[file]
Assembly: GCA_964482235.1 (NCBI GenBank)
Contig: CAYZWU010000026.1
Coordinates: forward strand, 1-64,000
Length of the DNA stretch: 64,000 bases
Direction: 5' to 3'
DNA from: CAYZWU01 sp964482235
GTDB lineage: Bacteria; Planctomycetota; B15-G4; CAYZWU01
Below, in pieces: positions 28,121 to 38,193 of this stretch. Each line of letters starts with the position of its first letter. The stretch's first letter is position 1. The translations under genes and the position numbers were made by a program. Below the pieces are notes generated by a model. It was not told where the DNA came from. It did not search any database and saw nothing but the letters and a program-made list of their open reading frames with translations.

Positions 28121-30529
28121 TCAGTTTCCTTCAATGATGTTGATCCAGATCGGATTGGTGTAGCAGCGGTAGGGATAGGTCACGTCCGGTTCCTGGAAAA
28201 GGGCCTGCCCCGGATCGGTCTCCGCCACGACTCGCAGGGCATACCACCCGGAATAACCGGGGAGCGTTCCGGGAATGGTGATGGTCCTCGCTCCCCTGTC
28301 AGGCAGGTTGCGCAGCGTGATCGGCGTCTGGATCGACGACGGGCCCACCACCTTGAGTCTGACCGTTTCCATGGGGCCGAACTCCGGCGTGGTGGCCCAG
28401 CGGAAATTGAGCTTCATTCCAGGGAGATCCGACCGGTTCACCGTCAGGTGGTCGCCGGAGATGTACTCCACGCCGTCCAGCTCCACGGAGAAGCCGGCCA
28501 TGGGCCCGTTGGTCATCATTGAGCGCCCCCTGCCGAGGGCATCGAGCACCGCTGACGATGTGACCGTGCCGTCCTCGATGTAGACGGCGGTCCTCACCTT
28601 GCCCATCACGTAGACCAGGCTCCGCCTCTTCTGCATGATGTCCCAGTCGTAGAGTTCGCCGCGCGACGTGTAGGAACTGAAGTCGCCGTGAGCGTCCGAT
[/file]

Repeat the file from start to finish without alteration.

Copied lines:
Assembly: GCA_964482235.1 (NCBI GenBank)
Contig: CAYZWU010000026.1
Coordinates: forward strand, 1-64,000
Length of the DNA stretch: 64,000 bases
Direction: 5' to 3'
DNA from: CAYZWU01 sp964482235
GTDB lineage: Bacteria; Planctomycetota; B15-G4; CAYZWU01
Below, in pieces: positions 28,121 to 38,193 of this stretch. Each line of letters starts with the position of its first letter. The stretch's first letter is position 1. The translations under genes and the position numbers were made by a program. Below the pieces are notes generated by a model. It was not told where the DNA came from. It did not search any database and saw nothing but the letters and a program-made list of their open reading frames with translations.

Positions 28121-30529
28121 TCAGTTTCCTTCAATGATGTTGATCCAGATCGGATTGGTGTAGCAGCGGTAGGGATAGGTCACGTCCGGTTCCTGGAAAA
28201 GGGCCTGCCCCGGATCGGTCTCCGCCACGACTCGCAGGGCATACCACCCGGAATAACCGGGGAGCGTTCCGGGAATGGTGATGGTCCTCGCTCCCCTGTC
28301 AGGCAGGTTGCGCAGCGTGATCGGCGTCTGGATCGACGACGGGCCCACCACCTTGAGTCTGACCGTTTCCATGGGGCCGAACTCCGGCGTGGTGGCCCAG
28401 CGGAAATTGAGCTTCATTCCAGGGAGATCCGACCGGTTCACCGTCAGGTGGTCGCCGGAGATGTACTCCACGCCGTCCAGCTCCACGGAGAAGCCGGCCA
28501 TGGGCCCGTTGGTCATCATTGAGCGCCCCCTGCCGAGGGCATCGAGCACCGCTGACGATGTGACCGTGCCGTCCTCGATGTAGACGGCGGTCCTCACCTT
28601 GCCCATCACGTAGACCAGGCTCCGCCTCTTCTGCATGATGTCCCAGTCGTAGAGTTCGCCGCGCGACGTGTAGGAACTGAAGTCGCCGTGAGCGTCCGAT